Monday, March 28, 2016

On Modes of Play in Tabletop RPGs

I was browsing theRPGSite just now and ran across an interesting comment regarding modes of play for RPGs.  The point was made that originally the GM rolled all the dice and the players were kept out of the mechanics and the point of this was to enhance immersion (or the chance thereof).  I thought I'd pipe up and offer my own experience with the two modes of play and so here it is...

1: 5e D&D actually has one optional suggestion of the DM rolling everything. Its been suggested as a method as far back as AD&D in Dragon.

2: The OP was asking about the extreme end of the immersion spectrum and that can get very close to removing the game part or even removing the DM. Depending on how far at the extreme you wanted to get. If its merely "The DM handles everything and the players interact with the mechanics as close to nil as possible." then its still a game.
On the first point, this idea goes all the way back to Original D&D and is strongly implied in Men & Magic on page 10:

"The Referee rolls 3d6 for each requisite of the Character"


Note: That the player does not roll their own requisites is very interesting and suggests that the Referee always rolls the dice, never the players. I mean after all, at the point of creating their Character one would think this is the most logical place for the player to roll dice, if there is any place at all.

As to the second point...

When I first started GMing in 1978 I didn't let the players even know my homebrew rules at all.  My play mode was completely 'Behind The Screen'.  I rolled everything and they role played their characters. I didn't use miniatures, nor did I show them the maps. They had to map on their own from my descriptions of the terrain or dungeon, and quite often they got it wrong, which was part of the fun of the game.

The reason I, and my fellow GMs in my town during this period, chose to write own own homebrew rules and not show the rules to the players was to cut down on rules lawyering, and to allow the players to immerse completely in the world, rather than focus on the mechanics.

Over time however, I evolved the other way and began not only to share the rules, but also began to use tactical maps with counters representing characters. I changed the mode of play because it became increasingly clear that there could be a lot of fun had by the players if they could get involved with the mechanics. The problem with doing it the other way was that they never could quite visualize accurately the scene, or know with precision what their characters could do or were up against (tactically speaking). Everything was left a little fuzzy and while immersive from a narrative perspective, also resulted in tactical errors that their characters might not have made were they actually on the scene. Tactical planning was not a part of my game originally, and it had its pros and cons. Later, when I changed the mode, sharing the rules and maps, tactics could then become a much stronger part of the game. I found that my players enjoyed that a lot as well, and it solved some of the problems with tactics being "realistic" to what the Characters would actually have done were they on the scene.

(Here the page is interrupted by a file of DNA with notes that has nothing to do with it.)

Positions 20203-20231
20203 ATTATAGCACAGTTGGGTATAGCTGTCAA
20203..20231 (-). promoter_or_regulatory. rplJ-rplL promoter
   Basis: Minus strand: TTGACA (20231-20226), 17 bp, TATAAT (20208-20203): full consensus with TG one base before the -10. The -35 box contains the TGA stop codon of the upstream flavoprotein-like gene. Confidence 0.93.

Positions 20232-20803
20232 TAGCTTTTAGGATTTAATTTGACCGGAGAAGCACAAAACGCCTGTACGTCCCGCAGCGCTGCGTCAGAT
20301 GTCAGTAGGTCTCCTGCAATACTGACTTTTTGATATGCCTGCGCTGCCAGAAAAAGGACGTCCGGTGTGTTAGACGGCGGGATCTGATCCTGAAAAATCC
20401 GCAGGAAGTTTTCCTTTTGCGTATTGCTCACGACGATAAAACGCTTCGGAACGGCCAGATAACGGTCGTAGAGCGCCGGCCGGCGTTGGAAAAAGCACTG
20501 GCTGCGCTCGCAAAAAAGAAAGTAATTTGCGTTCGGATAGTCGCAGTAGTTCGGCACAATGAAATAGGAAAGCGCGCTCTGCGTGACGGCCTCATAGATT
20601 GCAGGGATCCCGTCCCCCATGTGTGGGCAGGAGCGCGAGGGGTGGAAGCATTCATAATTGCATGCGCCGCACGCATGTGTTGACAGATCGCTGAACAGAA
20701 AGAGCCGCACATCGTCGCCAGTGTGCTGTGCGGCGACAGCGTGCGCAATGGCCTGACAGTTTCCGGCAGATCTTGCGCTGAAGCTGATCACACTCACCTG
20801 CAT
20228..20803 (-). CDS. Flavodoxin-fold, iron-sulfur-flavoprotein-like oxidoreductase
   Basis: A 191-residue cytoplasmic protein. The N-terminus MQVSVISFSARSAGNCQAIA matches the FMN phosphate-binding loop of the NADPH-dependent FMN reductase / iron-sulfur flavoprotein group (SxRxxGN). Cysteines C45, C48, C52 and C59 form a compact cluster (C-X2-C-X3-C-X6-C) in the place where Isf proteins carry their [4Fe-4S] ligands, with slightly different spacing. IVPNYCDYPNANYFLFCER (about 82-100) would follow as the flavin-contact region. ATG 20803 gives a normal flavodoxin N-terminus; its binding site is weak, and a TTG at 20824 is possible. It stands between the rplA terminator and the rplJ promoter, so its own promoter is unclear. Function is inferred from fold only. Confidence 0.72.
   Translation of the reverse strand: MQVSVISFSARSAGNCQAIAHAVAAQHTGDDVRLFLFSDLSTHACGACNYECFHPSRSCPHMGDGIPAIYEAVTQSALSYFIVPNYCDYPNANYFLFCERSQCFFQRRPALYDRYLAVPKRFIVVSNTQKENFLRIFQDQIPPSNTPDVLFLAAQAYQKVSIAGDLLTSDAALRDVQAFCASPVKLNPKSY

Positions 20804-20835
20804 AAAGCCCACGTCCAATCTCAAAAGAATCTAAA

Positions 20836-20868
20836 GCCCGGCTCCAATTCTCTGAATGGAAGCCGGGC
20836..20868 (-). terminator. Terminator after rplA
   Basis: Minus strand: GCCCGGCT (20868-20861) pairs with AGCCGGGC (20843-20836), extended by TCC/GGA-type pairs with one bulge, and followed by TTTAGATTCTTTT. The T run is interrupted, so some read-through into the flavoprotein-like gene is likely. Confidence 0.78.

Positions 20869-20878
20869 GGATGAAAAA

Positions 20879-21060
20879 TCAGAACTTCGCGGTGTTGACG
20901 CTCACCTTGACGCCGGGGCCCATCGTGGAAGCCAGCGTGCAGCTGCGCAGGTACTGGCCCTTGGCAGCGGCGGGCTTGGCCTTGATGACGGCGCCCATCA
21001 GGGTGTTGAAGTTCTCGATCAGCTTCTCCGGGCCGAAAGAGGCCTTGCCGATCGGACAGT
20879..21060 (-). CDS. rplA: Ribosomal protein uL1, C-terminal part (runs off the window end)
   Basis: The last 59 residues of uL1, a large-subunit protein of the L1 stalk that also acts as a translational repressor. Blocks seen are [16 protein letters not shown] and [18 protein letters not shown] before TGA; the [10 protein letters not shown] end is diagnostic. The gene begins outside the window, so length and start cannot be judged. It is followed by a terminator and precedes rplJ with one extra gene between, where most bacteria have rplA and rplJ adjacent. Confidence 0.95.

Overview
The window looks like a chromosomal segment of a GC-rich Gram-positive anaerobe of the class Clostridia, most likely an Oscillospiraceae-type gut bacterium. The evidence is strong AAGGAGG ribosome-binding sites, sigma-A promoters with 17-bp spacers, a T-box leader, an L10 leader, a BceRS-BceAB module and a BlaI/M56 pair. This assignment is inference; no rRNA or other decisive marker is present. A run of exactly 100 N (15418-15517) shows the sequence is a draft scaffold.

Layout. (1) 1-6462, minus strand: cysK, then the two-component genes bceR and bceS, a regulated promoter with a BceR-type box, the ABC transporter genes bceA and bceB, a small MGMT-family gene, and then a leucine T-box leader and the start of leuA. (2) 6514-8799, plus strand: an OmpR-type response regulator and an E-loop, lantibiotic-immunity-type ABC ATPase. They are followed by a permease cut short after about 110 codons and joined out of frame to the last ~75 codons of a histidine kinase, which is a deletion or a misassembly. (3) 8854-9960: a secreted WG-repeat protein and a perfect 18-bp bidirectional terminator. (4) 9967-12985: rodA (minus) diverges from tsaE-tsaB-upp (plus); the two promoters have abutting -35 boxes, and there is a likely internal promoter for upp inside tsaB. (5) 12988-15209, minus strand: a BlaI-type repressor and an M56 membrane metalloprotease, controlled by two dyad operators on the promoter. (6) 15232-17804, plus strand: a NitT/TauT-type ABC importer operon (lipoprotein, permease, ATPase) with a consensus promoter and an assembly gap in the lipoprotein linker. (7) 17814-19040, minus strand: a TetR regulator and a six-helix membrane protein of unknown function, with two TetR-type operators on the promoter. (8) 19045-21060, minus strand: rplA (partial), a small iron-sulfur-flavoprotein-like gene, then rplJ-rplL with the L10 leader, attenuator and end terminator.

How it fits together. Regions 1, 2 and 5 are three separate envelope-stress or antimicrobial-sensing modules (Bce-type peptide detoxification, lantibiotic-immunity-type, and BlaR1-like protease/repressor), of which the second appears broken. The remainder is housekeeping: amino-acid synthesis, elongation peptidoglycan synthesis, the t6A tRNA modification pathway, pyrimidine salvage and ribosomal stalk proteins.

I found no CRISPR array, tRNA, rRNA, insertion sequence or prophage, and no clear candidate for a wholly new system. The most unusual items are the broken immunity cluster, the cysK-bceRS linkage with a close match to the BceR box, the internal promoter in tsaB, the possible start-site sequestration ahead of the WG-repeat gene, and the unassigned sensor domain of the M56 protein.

No matter how you do it, there's pros and cons, and the more you lean to one side, the more you get the benefits and deficits of that mode.

So now I play a kind of fused-hybrid mode. Sometimes I get down and gritty with maps and tokens, and it's very specifically about tactics of combat. Other times it is fuzzy and narrative. The choice largely depends on the circumstances and how perceive the mood of the room. Sometimes we simply want to romp through the story and tactical considerations, being such as they are, burden us with details that slow the story down. Other times the players seem rather intent on "getting it right" with a specific combat situation, and don't want to take any chances. In these cases they get very detailed with the ranges and positions and order of actions in order to maximize their changes of success.

As for me, I genuinely enjoy both modes, and so I play it either way and it suits me fine.
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